Jehovah is the husband of the idealized community, and the individual members are his children. Human sacrifices, though rare, were not altogether unknown in early Israel, as the instance of Jephthah proves (Judges 11). They were probably more common among the Canaanites and neighbouring peoples, though perhaps even among them resorted to only on occasions of great trial, in the hope of appeasing the anger or securing the favour of the deity (cf. the tragic story of the king of Moab, 2 Kings 3:27). Instances of human sacrifices do not occur in the early history of Israel, for neither the slaughter of Agag (1 Samuel 15:33) nor the hanging of seven descendants of Saul (2 Samuel 21) comes strictly under the idea of a sacrifice; but Ahaz king of Judah is said to have passed his son through the fire (2 Kings 16:3), and the practice introduced by him was followed by Manasseh (2 Kings 21:6), and must have spread among the people (Jeremiah 7:31; Jeremiah 19:5; Jeremiah 32:35). The phrase “to pass through the fire” might be taken to mean merely a lustration or purification by fire, not implying the death of the child. This cannot, however, have been the case, for this prophet uses the words sacrifice (Ezekiel 16:20) and slaughter (Ezekiel 16:21), and Jeremiah says the people built high places “to burn their children in the fire as burnt offerings to Baal” (ch. Ezekiel 19:5). The child, of course, was not burnt alive, but slain like other sacrifices, and offered as a burnt offering. The practice was a widespread one in the East, 2 Kings 17:31. See further on ch. Ezekiel 20:25 seq.

20. to be devoured] Namely, in the fire.Verse 20. - The next stage of idolatry is that of Moloch worship, which never wholly ceased as long as the monarchy of Judah lasted (2 Kings 16:3; Psalm 106:37; Isaiah 57:5; Jeremiah 7:32; Jeremiah 19:5; Micah 6:7; Leviticus 18:21; Leviticus 20:2). It will be noticed that the words, "the fire," are in italics, i.e. are not in the Hebrew, the verb "to pass through" having acquired so technical a meaning that it was enough without that addition. This, as the closing words indicate, was the crowning point. As though idolatry in itself was a small matter, it was intensified by infanticide. Israel therefore owes its preservation and exaltation to honour and glory to the Lord its God alone. - Ezekiel 16:6. Then I passed by thee, and saw thee stamping in thy blood, and said to thee, In thy blood live! and said to thee, In thy blood live! Ezekiel 16:7. I made thee into myriads as the growth of the field, and thou grewest and becamest tall, and camest to ornament of cheeks. The breasts expanded, and thy hair grew, whereas thou wast naked and bare. Ezekiel 16:8. And I passed by thee, and saw thee, and, behold, it was thy time, the time of love; and I spread my wing over thee, and covered thy nakedness; and I swore to thee, and entered into covenant with thee, is the saying of the Lord Jehovah, and thou becamest mine. Ezekiel 16:9. And I bathed thee in water, and rinsed thy blood from thee, and anointed thee with oil. Ezekiel 16:10. And I clothed thee with embroidered work, and shod thee with morocco, and wrapped thee round with byssus, and covered thee with silk. Ezekiel 16:11. I adorned thee with ornaments, and put bracelets upon thy hands, and a chain around thy neck. Ezekiel 16:12. And I gave thee a ring in thy nose, and earrings in thine ears, and a splendid crown upon thy head. Ezekiel 16:13. And thou didst adorn thyself with gold and silver; and thy clothing was byssus, and silk, and embroidery. Wheaten-flour, and honey, and oil thou didst eat; and thou wast very beautiful; and didst thrive to regal dignity. Ezekiel 16:14. Thy name went forth among the nations on account of thy beauty; for it was perfect through my glory, which I put upon thee, is the saying of the Lord Jehovah. - The description of what the Lord did for Israel in His compassionate love is divided into two sections by the repetition of the phrase "I passed by thee" (Ezekiel 16:6 and Ezekiel 16:8). The first embraces what God had done for the preservation and increase of the nation; the second, what He had done for the glorification of Israel, by adopting it as the people of His possession. When Israel was lying in the field as a neglected new-born child, the Lord passed by and adopted it, promising it life, and giving it strength to live. To bring out the magnitude of the compassion of God, the fact that the child was lying in its blood is mentioned again and again. The explanation to be given of מתבּוססת (the Hithpolel of בּוּס, to trample upon, tread under foot) is doubtful, arising from the difficulty of deciding whether the Hithpolel is to be taken in a passive or a reflective sense. The passive rendering, "trampled upon" (Umbreit), or ad conculcandum projectus, thrown down, to be trodden under foot (Gesenius, etc.), is open to the objection that the Hophal is used for this. We therefore prefer the reflective meaning, treading oneself, or stamping; as the objection offered to this, namely, that a new-born child thrown into a field would not be found stamping with the feet, has no force in an allegorical description. In the clause Ezekiel 16:6, which is written twice, the question arises whether בּדמיך is to be taken with חיי or with ואמר : I said to thee, "In thy blood live;" or, "I said to thee in thy blood, 'Live.' " We prefer the former, because it gives a more emphatic sense. בּדמיך is a concise expression; for although lying in thy blood, in which thou wouldst inevitably bleed to death, yet thou shalt live. Hitzig's proposal to connect בּדמיך in the first clause with חיי , and in the second with אמר, can hardly be entertained. A double construction of this kind is not required either by the repetition of אמר לך, or by the uniform position of בדמיך before חיי in both clauses, as compared with 1 Kings 20:18 and Isaiah 27:5.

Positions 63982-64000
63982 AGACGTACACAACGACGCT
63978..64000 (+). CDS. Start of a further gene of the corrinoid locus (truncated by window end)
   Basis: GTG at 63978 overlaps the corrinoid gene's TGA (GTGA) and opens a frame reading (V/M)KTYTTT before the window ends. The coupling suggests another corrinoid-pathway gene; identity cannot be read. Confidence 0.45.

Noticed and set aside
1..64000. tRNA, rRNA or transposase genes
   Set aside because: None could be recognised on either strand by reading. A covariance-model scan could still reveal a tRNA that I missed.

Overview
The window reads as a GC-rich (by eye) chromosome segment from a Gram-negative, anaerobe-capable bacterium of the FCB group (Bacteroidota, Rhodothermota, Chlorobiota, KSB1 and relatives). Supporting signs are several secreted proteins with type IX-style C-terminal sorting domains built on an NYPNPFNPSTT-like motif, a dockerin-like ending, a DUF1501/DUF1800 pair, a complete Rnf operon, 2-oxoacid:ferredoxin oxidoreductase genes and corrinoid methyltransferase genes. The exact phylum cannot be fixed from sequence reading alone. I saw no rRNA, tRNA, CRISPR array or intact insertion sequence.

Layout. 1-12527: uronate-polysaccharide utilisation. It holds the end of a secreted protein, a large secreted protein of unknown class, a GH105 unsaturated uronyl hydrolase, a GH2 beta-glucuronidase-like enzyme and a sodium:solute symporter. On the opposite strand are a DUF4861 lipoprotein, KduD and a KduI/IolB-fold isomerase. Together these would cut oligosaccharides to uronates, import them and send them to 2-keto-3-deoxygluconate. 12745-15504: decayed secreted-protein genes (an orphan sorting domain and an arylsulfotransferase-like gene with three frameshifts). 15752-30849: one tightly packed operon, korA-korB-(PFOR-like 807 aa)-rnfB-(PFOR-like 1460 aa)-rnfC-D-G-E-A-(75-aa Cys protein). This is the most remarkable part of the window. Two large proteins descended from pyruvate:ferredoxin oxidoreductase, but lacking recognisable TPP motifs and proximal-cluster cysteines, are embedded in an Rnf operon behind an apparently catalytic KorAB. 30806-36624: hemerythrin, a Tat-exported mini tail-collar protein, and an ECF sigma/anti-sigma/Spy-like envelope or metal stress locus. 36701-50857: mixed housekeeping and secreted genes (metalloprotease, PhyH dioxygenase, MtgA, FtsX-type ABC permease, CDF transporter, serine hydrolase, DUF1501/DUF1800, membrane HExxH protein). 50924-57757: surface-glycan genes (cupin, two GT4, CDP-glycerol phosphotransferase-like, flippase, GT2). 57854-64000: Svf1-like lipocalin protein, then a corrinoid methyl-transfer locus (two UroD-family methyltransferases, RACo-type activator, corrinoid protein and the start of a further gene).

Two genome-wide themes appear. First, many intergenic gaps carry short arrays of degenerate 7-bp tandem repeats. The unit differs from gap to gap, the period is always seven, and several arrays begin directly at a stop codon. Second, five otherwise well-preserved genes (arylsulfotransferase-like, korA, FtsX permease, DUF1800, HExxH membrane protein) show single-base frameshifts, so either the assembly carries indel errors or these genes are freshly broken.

In Ezekiel 16:7 the description of the real fact breaks through the allegory. The word of God חיי, live, was visibly fulfilled in the innumerable multiplication of Israel. But the allegory is resumed immediately. The child grew (רבה, as in Genesis 21:20; Deuteronomy 30:16), and came into ornament of cheeks (בּוא with בּ, to enter into a thing, as in Ezekiel 16:8; not to proceed in, as Hitzig supposes). עדי, not most beautiful ornament, or highest charms, for עדיים is not the plural of עדי; but according to the Chetib and most of the editions, with the tone upon the penultima, is equivalent to עדיים, a dual form; so that עדי cannot mean ornament in this case, but, as in Psalm 39:9 and Psalm 103:5, "the cheek," which is the traditional meaning (cf. Ges. Thes. p. 993). Ornament of cheeks is youthful freshness and beauty of face. The clauses which follow describe the arrival of puberty. נכון, when applied to the breasts, means to expand, lit., to raise oneself up. שׂער equals שׂער רגלים, pubes. The description given in these verses refers to the preservation and marvellous multiplication of Israel in Egypt, where the sons of Israel grew into a nation under the divine blessing. Still it was quite naked and bare (ערם and עריה are substantives in the abstract sense of nakedness and bareness, used in the place of adjective to give greater emphasis). Naked and bare are figurative expressions for still destitute of either clothing or ornaments. This implies something more than "the poverty of the people in the wilderness attached to Egypt" (Hitzig). Nakedness represents deprivation of all the blessings of salvation with which the Lord endowed Israel and made it glorious, after He had adopted it as the people of His possession. In Egypt, Israel was living in a state of nature, destitute of the gracious revelations of God.